Greater Than The Sum Of Its Parts: Why We Blend Wine

It is no secret that there is a lot of science that goes into making great tasting wines. But blending is the part of the process where I feel most like a mad scientist, experimenting with different vineyard lots, coaxing out flavor and creating delicious wines that I’m proud to be a part of.

You might ask: why do winemakers blend? And some people hold — and I agree — that there are few single vineyards in the world able to produce a truly complete and compelling wine. Blending different vineyard sites with different characteristics from different growing regions allow winemakers to create a wine that is “greater than the sum of its parts.”

I’ve spoken before about the winemaking methods and small lot size that we maintain at Kendall-Jackson.  In blending the Bordeaux Red offerings, we narrow down our wines from up to 400 different small lots to create the Vintner’s Reserve, Grand Reserve, Jackson Hills, Highland Estates and Stature wines.

Lining up the individual lots that may play a role in the final blend and tasting across the different vineyards allows me to appreciate all the different terroirs. Each series of lots has its own distinct characteristics. It is a truly wonderful experience.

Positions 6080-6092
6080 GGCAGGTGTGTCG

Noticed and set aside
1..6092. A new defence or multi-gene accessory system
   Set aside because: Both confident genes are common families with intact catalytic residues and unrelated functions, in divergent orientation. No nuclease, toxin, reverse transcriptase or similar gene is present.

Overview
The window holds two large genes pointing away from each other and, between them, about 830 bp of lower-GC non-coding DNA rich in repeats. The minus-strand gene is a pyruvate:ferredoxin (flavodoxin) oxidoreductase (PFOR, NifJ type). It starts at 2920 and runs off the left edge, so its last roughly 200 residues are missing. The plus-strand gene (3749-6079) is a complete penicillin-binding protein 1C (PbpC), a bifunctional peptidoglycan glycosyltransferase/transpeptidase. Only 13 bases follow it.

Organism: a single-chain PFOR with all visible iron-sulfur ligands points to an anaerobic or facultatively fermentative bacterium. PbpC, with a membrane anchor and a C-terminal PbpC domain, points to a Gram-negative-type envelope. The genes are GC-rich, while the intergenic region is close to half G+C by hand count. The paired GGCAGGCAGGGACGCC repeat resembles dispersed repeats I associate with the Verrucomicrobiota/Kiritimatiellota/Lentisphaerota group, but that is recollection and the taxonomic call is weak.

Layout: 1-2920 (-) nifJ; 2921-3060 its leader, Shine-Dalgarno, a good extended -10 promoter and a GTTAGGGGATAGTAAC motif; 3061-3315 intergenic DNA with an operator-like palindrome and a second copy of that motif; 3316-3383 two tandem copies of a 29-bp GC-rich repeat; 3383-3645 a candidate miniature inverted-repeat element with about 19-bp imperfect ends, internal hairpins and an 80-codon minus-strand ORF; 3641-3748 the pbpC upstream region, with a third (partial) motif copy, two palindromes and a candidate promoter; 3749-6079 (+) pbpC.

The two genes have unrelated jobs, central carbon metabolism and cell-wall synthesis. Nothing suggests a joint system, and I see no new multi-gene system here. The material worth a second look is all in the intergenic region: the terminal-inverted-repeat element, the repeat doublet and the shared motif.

We perform multiple tastings to assess the quality of each lot.  And in the end, I work on proposing two or three options that the team will then consider and refine to create the final product.

Let me give you a more concrete example. The Kendall-Jackson Grand Reserve Cabernet Sauvignon comes from a selection of a small percentage of our overall wine lots.  I work to create a core blend and then experiment with different wines that can add complexity and promote seamlessness.  Often the results are truly surprising.  A wine that might seem simple, but having one or two interesting features can provide an incredible enhancement to a new blend.  It is a wonderful thing to see, and I look forward to working on new blends each and every year.

So, as you might guess, one of the aspects of winemaking that I enjoy most is blending.  Harvest is full of excitement: the smells and sensations of grapes fermenting, the color and texture of new wines.  Blending, on the other hand, is the activity where I get to shape the final expression of a wine and see a grape preserved in the bottle. Part of the reason it is so gratifying is that, for me, this is the final stage of two years worth of work.